Unhappy? There’s an App for That. Tracking Well-Being through the Quantified Self
Author(s): Belli, Jill
This article analyses happiness apps, a subset of quantified self (QS) applications focused on tracking and improving user subjective well-being or happiness. I examine these apps, the data they track, and the interventions they propose to explore the social, political, and ethical implications of QS practices associated with happiness apps. Despite their focus on science, data, and quantification, happiness apps are ideologically inflected, mediated through the influential research, rhetoric, and pedagogy of positive psychology. Positive psychology as the “science of happiness” applies research in order to maximise well-being globally, and it increasingly leverages technology for this goal. Through a close reading of the claims and functions of these happiness apps, I highlight their assumptions about the happy individual and good society. Happiness apps do not assess emotions objectively via user data; instead, they filter user emotions through positive psychology’s theories of happiness that inform these apps’ conceptions and standards of well-being. This article argues that happiness apps may function conservatively, teaching users to pursue happiness and the good life without recognizing that understandings of happy and good are not universal but inextricably bound to particular ideological assumptions, cultural contexts, and interpretations of what is positive, valuable, and desirable. The practice of tracking and operationalising user data via a happiness app is a complex, mediated practice. The data are mediated by the particular tool as well as users’ individual understandings of and aspirations for happiness, which in turn are mediated by the rhetoric, ideology, and pedagogy of positive psychology. This triple mediation demonstrates that the QS is not neutral but instead embedded within social, cultural, economic, political, and ethical commitments.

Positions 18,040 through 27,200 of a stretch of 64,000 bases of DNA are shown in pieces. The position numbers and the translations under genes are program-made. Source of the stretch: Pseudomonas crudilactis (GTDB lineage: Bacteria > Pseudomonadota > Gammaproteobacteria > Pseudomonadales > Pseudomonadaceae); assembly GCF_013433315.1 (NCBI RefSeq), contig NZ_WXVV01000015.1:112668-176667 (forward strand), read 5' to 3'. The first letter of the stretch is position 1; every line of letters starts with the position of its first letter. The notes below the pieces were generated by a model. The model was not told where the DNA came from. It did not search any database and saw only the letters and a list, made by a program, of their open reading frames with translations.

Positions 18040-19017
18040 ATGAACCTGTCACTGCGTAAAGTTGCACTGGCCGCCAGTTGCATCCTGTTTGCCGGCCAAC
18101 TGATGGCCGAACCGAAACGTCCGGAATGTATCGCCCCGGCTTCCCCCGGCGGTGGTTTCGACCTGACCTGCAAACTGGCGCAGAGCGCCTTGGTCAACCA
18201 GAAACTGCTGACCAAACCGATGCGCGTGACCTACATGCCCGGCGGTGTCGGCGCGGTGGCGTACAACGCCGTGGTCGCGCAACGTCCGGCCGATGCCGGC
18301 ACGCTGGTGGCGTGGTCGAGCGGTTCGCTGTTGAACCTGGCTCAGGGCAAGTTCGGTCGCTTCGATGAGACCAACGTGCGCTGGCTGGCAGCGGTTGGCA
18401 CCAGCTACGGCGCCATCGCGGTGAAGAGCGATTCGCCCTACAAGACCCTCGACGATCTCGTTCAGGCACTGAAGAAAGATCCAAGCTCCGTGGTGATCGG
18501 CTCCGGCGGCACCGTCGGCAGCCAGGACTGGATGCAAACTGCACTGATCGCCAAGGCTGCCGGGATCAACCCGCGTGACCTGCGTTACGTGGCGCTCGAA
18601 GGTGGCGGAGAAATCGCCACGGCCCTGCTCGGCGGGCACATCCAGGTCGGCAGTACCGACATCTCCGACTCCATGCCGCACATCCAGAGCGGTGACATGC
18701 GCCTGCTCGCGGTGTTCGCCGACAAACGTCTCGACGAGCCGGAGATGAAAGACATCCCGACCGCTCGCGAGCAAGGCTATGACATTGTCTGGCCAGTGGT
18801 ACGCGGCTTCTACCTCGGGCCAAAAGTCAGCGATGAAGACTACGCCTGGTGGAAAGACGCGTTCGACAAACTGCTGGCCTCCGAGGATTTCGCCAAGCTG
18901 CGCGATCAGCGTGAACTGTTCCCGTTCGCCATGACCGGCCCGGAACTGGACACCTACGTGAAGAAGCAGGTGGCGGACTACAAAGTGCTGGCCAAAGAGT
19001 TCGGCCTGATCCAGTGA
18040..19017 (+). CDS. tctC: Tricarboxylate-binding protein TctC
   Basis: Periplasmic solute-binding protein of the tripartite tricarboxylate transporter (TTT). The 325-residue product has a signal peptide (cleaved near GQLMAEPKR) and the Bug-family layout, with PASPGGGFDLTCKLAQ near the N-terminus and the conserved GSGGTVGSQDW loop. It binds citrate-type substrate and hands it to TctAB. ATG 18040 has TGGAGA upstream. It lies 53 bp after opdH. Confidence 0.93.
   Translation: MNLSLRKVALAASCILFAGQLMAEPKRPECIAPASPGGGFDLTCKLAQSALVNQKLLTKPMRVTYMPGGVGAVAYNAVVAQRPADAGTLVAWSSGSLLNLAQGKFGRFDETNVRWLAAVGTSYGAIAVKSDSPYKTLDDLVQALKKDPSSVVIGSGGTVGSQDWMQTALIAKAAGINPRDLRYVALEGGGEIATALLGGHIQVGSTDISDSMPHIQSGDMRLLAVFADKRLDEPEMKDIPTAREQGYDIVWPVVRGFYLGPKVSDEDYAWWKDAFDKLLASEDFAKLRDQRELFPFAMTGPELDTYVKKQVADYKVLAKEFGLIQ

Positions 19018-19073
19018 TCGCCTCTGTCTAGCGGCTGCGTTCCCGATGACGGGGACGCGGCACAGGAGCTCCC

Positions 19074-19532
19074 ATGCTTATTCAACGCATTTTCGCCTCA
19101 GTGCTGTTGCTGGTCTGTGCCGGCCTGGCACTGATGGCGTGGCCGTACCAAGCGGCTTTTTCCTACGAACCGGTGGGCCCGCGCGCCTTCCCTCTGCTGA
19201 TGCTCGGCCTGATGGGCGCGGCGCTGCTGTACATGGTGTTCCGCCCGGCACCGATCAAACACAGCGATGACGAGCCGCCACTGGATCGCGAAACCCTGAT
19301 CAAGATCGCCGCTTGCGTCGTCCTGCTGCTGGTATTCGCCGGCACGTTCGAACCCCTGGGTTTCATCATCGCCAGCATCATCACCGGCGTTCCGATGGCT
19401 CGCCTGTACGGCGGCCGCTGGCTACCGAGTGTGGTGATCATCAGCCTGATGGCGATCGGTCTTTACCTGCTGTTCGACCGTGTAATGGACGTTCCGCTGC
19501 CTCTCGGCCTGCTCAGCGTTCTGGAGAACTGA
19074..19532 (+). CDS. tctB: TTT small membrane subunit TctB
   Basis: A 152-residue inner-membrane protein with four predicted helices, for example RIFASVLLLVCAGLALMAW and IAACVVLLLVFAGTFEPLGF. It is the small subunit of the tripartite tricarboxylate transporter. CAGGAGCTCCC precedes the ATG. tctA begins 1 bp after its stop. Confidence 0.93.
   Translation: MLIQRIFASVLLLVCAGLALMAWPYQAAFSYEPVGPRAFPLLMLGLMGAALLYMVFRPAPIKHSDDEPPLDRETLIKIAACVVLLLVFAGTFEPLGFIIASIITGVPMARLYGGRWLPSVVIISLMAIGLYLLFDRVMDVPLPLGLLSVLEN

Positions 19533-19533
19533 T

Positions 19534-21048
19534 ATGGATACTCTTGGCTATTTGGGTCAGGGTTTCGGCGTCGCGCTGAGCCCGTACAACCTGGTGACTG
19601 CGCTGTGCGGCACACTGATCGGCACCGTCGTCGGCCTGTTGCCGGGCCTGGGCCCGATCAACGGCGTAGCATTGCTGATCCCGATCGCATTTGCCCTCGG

Belli, Jill: Unhappy? There’s an App for That. Tracking Well-Being through the Quantified Self. In: Digital Culture & Society, Jg. 2 (2016), Nr. 1, S. 89–103. DOI: https://doi.org/10.25969/mediarep/855.
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